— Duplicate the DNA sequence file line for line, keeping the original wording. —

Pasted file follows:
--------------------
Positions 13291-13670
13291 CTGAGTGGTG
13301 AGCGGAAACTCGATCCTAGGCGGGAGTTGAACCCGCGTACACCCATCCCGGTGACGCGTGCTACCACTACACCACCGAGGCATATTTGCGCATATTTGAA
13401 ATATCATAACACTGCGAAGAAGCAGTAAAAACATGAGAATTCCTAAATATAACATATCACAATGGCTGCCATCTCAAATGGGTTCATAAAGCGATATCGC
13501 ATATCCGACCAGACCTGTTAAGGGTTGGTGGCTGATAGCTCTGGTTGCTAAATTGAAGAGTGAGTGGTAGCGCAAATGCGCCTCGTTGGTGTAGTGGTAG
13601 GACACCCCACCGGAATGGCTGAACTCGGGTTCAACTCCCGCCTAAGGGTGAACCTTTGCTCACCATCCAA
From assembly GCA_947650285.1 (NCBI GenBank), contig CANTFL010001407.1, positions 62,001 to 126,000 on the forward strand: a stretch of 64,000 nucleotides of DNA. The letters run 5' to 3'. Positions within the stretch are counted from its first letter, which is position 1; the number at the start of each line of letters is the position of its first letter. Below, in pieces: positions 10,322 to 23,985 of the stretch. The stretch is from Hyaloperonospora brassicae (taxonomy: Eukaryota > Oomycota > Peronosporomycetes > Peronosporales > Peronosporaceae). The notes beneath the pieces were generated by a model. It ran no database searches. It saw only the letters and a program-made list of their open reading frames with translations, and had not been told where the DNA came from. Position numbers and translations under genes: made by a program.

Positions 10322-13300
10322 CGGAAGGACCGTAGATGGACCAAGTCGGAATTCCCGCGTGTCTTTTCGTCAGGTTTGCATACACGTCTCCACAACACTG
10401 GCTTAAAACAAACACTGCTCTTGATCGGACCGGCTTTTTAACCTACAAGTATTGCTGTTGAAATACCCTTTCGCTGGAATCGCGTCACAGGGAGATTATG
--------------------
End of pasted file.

Positions 13291-13670
13291 CTGAGTGGTG
13301 AGCGGAAACTCGATCCTAGGCGGGAGTTGAACCCGCGTACACCCATCCCGGTGACGCGTGCTACCACTACACCACCGAGGCATATTTGCGCATATTTGAA
13401 ATATCATAACACTGCGAAGAAGCAGTAAAAACATGAGAATTCCTAAATATAACATATCACAATGGCTGCCATCTCAAATGGGTTCATAAAGCGATATCGC
13501 ATATCCGACCAGACCTGTTAAGGGTTGGTGGCTGATAGCTCTGGTTGCTAAATTGAAGAGTGAGTGGTAGCGCAAATGCGCCTCGTTGGTGTAGTGGTAG
13601 GACACCCCACCGGAATGGCTGAACTCGGGTTCAACTCCCGCCTAAGGGTGAACCTTTGCTCACCATCCAA
From assembly GCA_947650285.1 (NCBI GenBank), contig CANTFL010001407.1, positions 62,001 to 126,000 on the forward strand: a stretch of 64,000 nucleotides of DNA. The letters run 5' to 3'. Positions within the stretch are counted from its first letter, which is position 1; the number at the start of each line of letters is the position of its first letter. Below, in pieces: positions 10,322 to 23,985 of the stretch. The stretch is from Hyaloperonospora brassicae (taxonomy: Eukaryota > Oomycota > Peronosporomycetes > Peronosporales > Peronosporaceae). The notes beneath the pieces were generated by a model. It ran no database searches. It saw only the letters and a program-made list of their open reading frames with translations, and had not been told where the DNA came from. Position numbers and translations under genes: made by a program.

Positions 10322-13300
10322 CGGAAGGACCGTAGATGGACCAAGTCGGAATTCCCGCGTGTCTTTTCGTCAGGTTTGCATACACGTCTCCACAACACTG
10401 GCTTAAAACAAACACTGCTCTTGATCGGACCGGCTTTTTAACCTACAAGTATTGCTGTTGAAATACCCTTTCGCTGGAATCGCGTCACAGGGAGATTATG